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Dinosaurs May Be the Reason Why Humans Have Low Lifespans

New research describes why some reptiles and amphibians barely age while mammals have their limits. Learn how mammals living at the bottom of the food chain impacted how humans age.

By Joshua Rapp Learn
Jan 2, 2024 4:00 PM
Easter Rock Elephant Shrew in the African Bush
(Credit: Matthias Kern Wildlife/Shutterstock)


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About 225 million years ago, at the very dawn of mammalian existence, the creatures that humans and all other extant mammals would descend from were diminutive creatures about the size of a shrew.

This handicap on size placed them squarely on the dinner plate of dinosaurs, and many other larger creatures that lived on our planet at the time. It may also be the reason that their ancestors, including humans, don’t live longer than we do.

“The hypothesis is that mammals spent 100 million years during the time of the dinosaurs at the bottom of the food chain,” says Joao Pedro de Magalhaes, a molecular biogerontologist at the University of Birmingham who recently published an essay on the reasons for mammalian aging.

During this extended period of evolution, it’s possible that mammals evolved out of many of the anti-aging traits that some reptiles, birds, and fish retain today — there’s no point in ensuring a healthy genetic life if you are just going to get eaten before you reach a couple of years of age.

Read More: A Complete Dinosaur Timeline to Extinction: How Long Did They Roam Earth?

Why Don’t Some Creatures Age?

De Magalhaes has always been interested in learning why some animals seem to live so much longer than others. He worked with a team to sequence the genome of bowhead whales— one of the mammals with the longest known lifespans — to find genetic clues related to aging. He also keeps a database of the known lifespans of more than 4,000 species— perhaps the largest database of its kind.

Mostly what he researches is senescence — the process of deterioration with age — rather than calendar years in many of these cases. The chances of death for humans doubles every 6 to 7 years in adulthood, and for many mammals, this senescence rate is even higher.

De Magalhaes was fascinated to read a 2022 study published in Science that compared the aging of 77 species of reptiles and amphibians. The research found that many turtles, crocodilians, and salamanders have very low aging rates. For turtles, the authors attributed some of this to the hard shells of the long-lived species, as well as their slow pace of life.

Read More: Negligible Senescence: Why Do Some Animals Age Differently?

How Did Mammals Evolve to Live Shorter Lives?

Conversely, most mammals have a much higher rate of senescence. Scientists haven’t learned all the answers to why most mammals haven’t evolved to resist aging the way that some reptiles and fish do. But one factor is likely related to teeth.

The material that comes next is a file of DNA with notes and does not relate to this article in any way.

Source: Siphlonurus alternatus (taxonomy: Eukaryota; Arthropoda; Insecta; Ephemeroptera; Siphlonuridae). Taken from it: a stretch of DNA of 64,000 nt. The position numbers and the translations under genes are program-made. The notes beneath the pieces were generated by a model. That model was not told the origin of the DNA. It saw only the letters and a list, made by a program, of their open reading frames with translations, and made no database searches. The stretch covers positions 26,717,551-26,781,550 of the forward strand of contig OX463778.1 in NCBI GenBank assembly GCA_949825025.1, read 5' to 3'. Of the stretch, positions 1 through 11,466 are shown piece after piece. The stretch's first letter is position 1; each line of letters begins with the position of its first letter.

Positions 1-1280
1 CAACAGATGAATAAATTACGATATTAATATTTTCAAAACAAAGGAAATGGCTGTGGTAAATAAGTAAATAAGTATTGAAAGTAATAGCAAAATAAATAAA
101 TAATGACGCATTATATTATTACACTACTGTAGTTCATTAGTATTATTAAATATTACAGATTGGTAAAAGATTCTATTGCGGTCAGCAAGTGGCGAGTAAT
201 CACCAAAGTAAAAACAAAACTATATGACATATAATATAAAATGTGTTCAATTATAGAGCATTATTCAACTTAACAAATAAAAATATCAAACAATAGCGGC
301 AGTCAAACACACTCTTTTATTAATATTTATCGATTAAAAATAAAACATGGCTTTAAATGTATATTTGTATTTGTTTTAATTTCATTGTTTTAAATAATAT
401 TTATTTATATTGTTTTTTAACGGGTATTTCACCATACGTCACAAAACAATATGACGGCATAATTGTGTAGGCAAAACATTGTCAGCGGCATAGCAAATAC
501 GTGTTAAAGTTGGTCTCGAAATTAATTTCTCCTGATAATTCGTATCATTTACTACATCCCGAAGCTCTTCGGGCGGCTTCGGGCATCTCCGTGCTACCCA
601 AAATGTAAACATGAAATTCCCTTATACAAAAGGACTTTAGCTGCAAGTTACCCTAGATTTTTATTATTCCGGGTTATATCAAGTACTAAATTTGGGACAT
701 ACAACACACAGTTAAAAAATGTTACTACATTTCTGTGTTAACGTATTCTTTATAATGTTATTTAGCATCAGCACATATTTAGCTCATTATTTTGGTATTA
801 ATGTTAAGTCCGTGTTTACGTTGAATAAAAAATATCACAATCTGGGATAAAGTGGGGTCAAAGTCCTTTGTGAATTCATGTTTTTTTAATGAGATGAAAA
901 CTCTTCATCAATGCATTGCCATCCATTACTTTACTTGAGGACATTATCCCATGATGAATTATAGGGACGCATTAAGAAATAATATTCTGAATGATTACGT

Whereas humans only replace a full set of teeth once in their lives (when we lose our baby teeth), creatures like sharks replace teeth continuously. Before the advent of fillings and dentures, tooth infections were a common source of mortality. If a mammal lost all of its teeth, its diet would be limited, which would also shorten its lifespan.

Read More: Human Ancestors Must Have Co-Existed With Dinosaurs, Study Says

Since most mammals didn’t live long before dinosaurs ate them, their genomes likely lost the ability to regenerate teeth after a certain age as it was an unnecessary trait. This wasn’t just a short period — mammals were mostly small prey species for more than 100 million years during the age of the dinosaurs. In fact, it wasn’t until well after the dinosaurs were gone, about 55 million years ago, that mammals began to grow in size to occupy places higher in the food chain.

Most mammals also lost a genetic pathway still carried by birds and reptiles that repairs the damage from ultraviolet rays to DNA. This isn’t universal among mammals — marsupials, which diverged early on from most extant mammals, still retain this genetic pathway. But the rest of mammals, which come from the eutherian lineage, lost this trait early on, de Magalhaes says, and as a result our genes slowly decay under UV light.

“We have fewer mechanisms to repair UV damage than say chickens, or reptiles,” he says.

Though it isn’t directly related to aging, de Magalhaes also says that female menopause can limit the reproductive aging of mammals. If not menopause, he says most female mammals reach some form of reproductive senescence.

Ultimately, these factors and likely others played major roles in the reason why humans, and most other mammals, don’t survive as long as some other reptiles, birds, fish, and amphibians.

“What’s unique is that we were at the bottom of the food chain for such a very long time during the time of the dinosaurs,” de Magalhaes says.

Read More: The Time of Giants: How Did Dinosaurs Get So Big?

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